Mallee biomass research employs quadcopter

WA RESEARCHERS are employing Unmanned Aerial Vehicles to get new insights into oil mallee trees, which could become the primary resource for the state’s growing biofuels industry.

Researchers with the Future Farm Industries Cooperative research Centre are employing the UAV to take photos of mallee trees at their trial site in Narrogin, as part of the new Woody Crop Industries program focusing on mallee trees as a source of biomass.

CSIRO’s Richard Bennett says the images produced from the UAV will enable researchers to estimate the biomass yield from a plot of trees as well as test variables such as soil and irrigation to maximise production.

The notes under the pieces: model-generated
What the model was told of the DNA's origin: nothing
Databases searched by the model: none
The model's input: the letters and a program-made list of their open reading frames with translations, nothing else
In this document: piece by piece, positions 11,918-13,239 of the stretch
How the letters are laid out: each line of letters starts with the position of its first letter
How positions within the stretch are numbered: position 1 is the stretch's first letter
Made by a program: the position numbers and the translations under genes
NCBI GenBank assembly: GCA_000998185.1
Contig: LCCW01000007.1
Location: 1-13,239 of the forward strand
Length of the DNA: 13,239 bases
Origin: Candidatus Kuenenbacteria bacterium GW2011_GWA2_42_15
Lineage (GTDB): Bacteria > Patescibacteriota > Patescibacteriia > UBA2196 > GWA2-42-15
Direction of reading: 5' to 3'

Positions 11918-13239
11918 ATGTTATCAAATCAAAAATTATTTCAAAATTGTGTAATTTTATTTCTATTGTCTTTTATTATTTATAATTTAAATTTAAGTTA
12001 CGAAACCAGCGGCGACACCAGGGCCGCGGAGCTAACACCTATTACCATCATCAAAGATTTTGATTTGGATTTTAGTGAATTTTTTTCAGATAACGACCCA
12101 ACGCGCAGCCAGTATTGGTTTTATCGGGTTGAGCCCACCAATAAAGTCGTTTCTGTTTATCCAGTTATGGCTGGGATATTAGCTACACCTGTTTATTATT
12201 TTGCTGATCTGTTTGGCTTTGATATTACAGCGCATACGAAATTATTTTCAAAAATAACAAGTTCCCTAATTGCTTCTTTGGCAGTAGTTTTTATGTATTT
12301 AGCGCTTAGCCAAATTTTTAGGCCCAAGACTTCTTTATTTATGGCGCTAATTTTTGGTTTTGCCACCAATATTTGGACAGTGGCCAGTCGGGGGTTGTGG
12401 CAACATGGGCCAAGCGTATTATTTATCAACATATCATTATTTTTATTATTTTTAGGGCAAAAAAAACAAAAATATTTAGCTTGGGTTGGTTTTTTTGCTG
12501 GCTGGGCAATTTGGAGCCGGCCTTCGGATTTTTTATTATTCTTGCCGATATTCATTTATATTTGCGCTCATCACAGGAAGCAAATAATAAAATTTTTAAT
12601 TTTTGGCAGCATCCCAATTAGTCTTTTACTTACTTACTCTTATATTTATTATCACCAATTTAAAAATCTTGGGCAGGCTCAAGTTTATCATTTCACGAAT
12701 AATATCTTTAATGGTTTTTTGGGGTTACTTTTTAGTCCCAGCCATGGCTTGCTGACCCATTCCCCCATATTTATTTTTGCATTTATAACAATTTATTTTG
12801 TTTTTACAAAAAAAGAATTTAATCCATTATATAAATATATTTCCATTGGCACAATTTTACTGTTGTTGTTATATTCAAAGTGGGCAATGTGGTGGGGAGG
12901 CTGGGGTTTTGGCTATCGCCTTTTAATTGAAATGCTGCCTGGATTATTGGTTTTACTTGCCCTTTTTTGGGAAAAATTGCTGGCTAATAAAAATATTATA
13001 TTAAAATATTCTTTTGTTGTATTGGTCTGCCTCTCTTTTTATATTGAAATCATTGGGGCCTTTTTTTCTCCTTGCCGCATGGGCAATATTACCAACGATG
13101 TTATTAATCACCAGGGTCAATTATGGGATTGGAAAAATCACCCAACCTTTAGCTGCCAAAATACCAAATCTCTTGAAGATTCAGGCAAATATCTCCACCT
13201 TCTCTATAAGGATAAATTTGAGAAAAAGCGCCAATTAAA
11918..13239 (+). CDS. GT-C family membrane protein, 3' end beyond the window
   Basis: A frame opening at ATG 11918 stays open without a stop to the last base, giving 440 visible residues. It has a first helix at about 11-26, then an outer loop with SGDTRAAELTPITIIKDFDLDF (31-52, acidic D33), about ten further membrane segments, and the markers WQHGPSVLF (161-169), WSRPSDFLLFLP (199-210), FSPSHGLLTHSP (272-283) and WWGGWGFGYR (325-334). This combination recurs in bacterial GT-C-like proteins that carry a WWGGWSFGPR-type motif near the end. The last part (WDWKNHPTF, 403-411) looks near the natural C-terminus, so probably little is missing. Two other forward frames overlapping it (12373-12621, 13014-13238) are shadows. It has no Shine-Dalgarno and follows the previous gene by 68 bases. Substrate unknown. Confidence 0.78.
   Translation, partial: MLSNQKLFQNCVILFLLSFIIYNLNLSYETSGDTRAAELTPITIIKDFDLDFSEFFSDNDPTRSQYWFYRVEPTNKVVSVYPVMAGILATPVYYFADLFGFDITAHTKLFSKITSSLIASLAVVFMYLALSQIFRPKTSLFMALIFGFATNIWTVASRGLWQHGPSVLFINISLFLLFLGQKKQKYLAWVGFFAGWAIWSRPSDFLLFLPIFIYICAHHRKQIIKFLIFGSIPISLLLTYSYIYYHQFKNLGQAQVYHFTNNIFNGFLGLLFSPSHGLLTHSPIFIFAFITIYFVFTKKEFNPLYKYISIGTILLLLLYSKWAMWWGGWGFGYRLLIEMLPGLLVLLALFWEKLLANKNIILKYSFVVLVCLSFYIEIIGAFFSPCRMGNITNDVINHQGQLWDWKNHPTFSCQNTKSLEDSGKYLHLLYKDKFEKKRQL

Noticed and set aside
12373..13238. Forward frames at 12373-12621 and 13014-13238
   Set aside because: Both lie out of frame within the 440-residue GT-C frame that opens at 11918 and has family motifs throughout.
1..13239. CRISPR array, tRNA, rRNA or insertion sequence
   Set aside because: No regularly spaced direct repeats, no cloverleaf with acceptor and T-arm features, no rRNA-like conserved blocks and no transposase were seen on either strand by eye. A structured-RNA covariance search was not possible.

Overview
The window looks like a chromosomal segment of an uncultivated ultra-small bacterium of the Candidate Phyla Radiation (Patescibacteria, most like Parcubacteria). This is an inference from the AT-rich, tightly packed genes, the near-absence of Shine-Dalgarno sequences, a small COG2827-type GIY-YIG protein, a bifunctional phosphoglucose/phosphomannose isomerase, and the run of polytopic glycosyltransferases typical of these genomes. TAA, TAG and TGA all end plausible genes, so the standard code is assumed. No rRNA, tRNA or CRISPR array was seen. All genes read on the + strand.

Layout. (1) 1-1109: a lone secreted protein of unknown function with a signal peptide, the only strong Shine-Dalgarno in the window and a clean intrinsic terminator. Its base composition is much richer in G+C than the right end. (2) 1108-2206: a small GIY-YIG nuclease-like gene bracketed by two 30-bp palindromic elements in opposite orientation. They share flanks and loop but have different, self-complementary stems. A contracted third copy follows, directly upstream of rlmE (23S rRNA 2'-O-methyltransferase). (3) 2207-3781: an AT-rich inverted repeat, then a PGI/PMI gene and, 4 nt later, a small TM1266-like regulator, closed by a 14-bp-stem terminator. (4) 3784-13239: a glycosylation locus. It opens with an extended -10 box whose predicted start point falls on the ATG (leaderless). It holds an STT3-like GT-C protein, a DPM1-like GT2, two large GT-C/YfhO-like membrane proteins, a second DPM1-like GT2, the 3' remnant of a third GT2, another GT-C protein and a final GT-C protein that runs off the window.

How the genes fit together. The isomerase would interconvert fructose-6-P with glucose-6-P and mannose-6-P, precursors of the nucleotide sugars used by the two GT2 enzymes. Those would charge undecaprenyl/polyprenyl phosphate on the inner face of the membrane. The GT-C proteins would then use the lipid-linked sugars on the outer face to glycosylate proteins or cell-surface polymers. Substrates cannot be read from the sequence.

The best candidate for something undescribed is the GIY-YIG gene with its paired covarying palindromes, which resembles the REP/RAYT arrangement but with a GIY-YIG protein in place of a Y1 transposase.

“The traditional way of doing things is to measure each tree for its length, width and height, then cut that plot down, weight it, and from that determine the ratio between a tree’s measurements and its biomass yield. With that ratio, we can determine the biomass yield for any given plot of trees that we have taken measurements for,” Mr Bennett says.

“It’s very labour intensive, requiring about two days to measure 1500 trees.